The back nine is more of the same – one memorable hole after another. Really, it’s only the 14th and 16th that don’t quite measure up to the rest. But who knows, they may be your favorite holes. Yes, Circling Raven is just that good – a beautiful walk (or more likely drive) through gorgeous countryside with holes you’ll want to play again and again.
And the casino resort here – the Coeur d’Alene Casino Resort – got a much needed upgrade two years ago when then the Spa Tower was added to the original building, giving the hotel two very different looks. It costs a little less to stay in the original Mountain Lodge while the Spa Tower is ideal for the more discerning guest who appreciates a little contemporary chic.
Like most courses in Northern Idaho, and Central and Eastern Washington, Circling Raven shuts down in the winter and was sitting under a thin blanket of snow at the time of writing. It will reopen in the first week of April most probably when visitors will happily discover the rates are unchanged from 2014, meaning Circling Raven’s peak summer weekend morning rate is still under $100.
Like the green fees, stay-and-play packages will cost the same as they did last year. Spring rates (April 1st – May 15th) start at $199 which includes a room in the Mountain Lodge and golf for two midweek. A weekend stay in the Spa Tower with golf for two is $249.
Despite the mid-January snow, Director of Golf Tom Davidson says the winter in Worley has been pretty mild so far. “So we are not expecting any surprises when the course reopens in spring,” he adds.
According to the resort’s head of marketing, Bob Bostwick, there are plans to expand the list of amenities on offer this year. Fishing, hiking and biking opportunities are all being explored with the idea of giving guests what Bostwick calls the ‘North Idaho Experience.’
“Lake Coeur d’Alene is the fourth-ranked bass fishery in North America, and also a major draw for trout and northern pike fishermen,” says Bostwick. “And with the Trail of the Coeur d’Alenes and Taft Tunnel (Trail of the Hiawatha) we can offer wonderful outdoors adventures in what is arguably the best summer climate in the world.”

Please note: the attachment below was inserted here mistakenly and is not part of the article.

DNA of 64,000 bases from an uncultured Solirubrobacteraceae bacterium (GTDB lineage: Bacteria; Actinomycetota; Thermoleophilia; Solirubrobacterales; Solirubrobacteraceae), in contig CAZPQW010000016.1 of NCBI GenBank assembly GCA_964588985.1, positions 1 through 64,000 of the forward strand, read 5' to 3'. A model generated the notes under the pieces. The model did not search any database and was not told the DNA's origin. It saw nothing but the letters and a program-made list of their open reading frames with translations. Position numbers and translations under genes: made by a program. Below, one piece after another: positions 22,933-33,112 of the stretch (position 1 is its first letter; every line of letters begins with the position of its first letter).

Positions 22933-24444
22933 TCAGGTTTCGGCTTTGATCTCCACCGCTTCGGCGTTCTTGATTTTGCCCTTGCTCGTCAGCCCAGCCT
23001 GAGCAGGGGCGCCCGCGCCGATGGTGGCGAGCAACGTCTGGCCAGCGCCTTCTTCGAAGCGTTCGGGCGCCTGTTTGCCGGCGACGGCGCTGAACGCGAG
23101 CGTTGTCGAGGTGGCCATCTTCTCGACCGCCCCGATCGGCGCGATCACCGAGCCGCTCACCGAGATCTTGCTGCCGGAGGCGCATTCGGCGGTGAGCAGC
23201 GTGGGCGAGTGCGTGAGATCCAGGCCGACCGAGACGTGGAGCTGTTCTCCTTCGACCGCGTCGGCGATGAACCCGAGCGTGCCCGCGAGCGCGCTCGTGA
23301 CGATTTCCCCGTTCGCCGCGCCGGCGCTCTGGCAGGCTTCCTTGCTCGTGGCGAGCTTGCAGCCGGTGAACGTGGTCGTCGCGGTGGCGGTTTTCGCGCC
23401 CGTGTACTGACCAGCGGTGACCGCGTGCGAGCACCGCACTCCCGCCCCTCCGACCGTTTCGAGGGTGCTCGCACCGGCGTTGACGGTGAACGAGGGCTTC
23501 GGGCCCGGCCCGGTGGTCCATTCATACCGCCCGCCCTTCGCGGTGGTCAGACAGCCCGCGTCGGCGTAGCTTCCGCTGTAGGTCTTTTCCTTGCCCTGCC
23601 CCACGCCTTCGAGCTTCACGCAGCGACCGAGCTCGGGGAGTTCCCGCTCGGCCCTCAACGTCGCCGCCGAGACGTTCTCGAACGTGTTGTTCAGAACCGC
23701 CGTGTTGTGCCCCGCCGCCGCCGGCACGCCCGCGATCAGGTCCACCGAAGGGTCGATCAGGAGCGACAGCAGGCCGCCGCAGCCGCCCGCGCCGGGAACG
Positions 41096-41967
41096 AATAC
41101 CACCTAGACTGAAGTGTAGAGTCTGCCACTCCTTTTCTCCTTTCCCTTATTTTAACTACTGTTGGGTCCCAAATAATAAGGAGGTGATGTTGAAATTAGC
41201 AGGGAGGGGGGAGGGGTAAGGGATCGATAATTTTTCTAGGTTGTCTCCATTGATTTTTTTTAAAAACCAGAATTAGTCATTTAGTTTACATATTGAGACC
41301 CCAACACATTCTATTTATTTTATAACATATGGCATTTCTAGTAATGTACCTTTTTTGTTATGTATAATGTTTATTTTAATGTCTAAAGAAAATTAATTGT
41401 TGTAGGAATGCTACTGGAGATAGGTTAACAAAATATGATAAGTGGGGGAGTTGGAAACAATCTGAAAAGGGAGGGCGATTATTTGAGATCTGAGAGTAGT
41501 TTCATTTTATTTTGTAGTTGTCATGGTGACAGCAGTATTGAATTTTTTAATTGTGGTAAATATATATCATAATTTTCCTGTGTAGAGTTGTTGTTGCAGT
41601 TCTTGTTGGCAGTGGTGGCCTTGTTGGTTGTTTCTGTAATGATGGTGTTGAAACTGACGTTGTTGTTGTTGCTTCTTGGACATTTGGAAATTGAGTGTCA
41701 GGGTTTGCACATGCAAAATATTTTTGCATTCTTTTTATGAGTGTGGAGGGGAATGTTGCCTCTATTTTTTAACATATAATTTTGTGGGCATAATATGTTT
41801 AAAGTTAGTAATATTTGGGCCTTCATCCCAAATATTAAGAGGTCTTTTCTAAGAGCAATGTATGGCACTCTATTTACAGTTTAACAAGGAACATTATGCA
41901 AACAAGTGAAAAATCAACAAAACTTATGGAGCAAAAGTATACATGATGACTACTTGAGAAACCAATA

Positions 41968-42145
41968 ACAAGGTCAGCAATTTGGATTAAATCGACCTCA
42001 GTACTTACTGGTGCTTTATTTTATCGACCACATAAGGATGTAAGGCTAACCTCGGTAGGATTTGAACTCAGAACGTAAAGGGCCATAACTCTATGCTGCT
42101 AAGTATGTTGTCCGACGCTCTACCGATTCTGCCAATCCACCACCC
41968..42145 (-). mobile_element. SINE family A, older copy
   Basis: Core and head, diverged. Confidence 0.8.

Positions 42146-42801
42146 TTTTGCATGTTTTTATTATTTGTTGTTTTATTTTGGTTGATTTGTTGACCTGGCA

On the Palouse of south-western Washington, it can get a little warm admittedly, but it’s also a fine place in which to be outside during the summer – all the better if you are playing golf on an endlessly entertaining course that allows magical views across this distinctive landscape. John Harbottle’s Palouse Ridge has been open for six and a half years now, and quickly moved inside most people’s Washington top 10, if not top five. Owned by Washington State University and located immediately to the east of the Pullman campus, Palouse Ridge is also one of the very best college courses in the country. At the end of April, it will host the men’s Pac-12 Championship.
Palouse Ridge #3
Like Circling Raven’s Brian Woster, the superintendent at Palouse Ridge, Todd Lupkes who is also the General Manager, believes the course is set fair for the spring. “There should be little snow mold and we should really be in fine shape for the upcoming season,” he says. Stay-and-play packages at Palouse Ridge are run in conjunction with three Pullman hotels which take care of everything during your stay including getting you to and from the course. A Marriott Residence Inn opened in town last year giving prospective visitors a slightly more high-end lodging alternative. Lupkes describes the new hotel as ‘beautiful’ and says it is making stay-and-play packages all the more attractive to golfers from Seattle and Spokane. Rates start at $259 (golf for two people).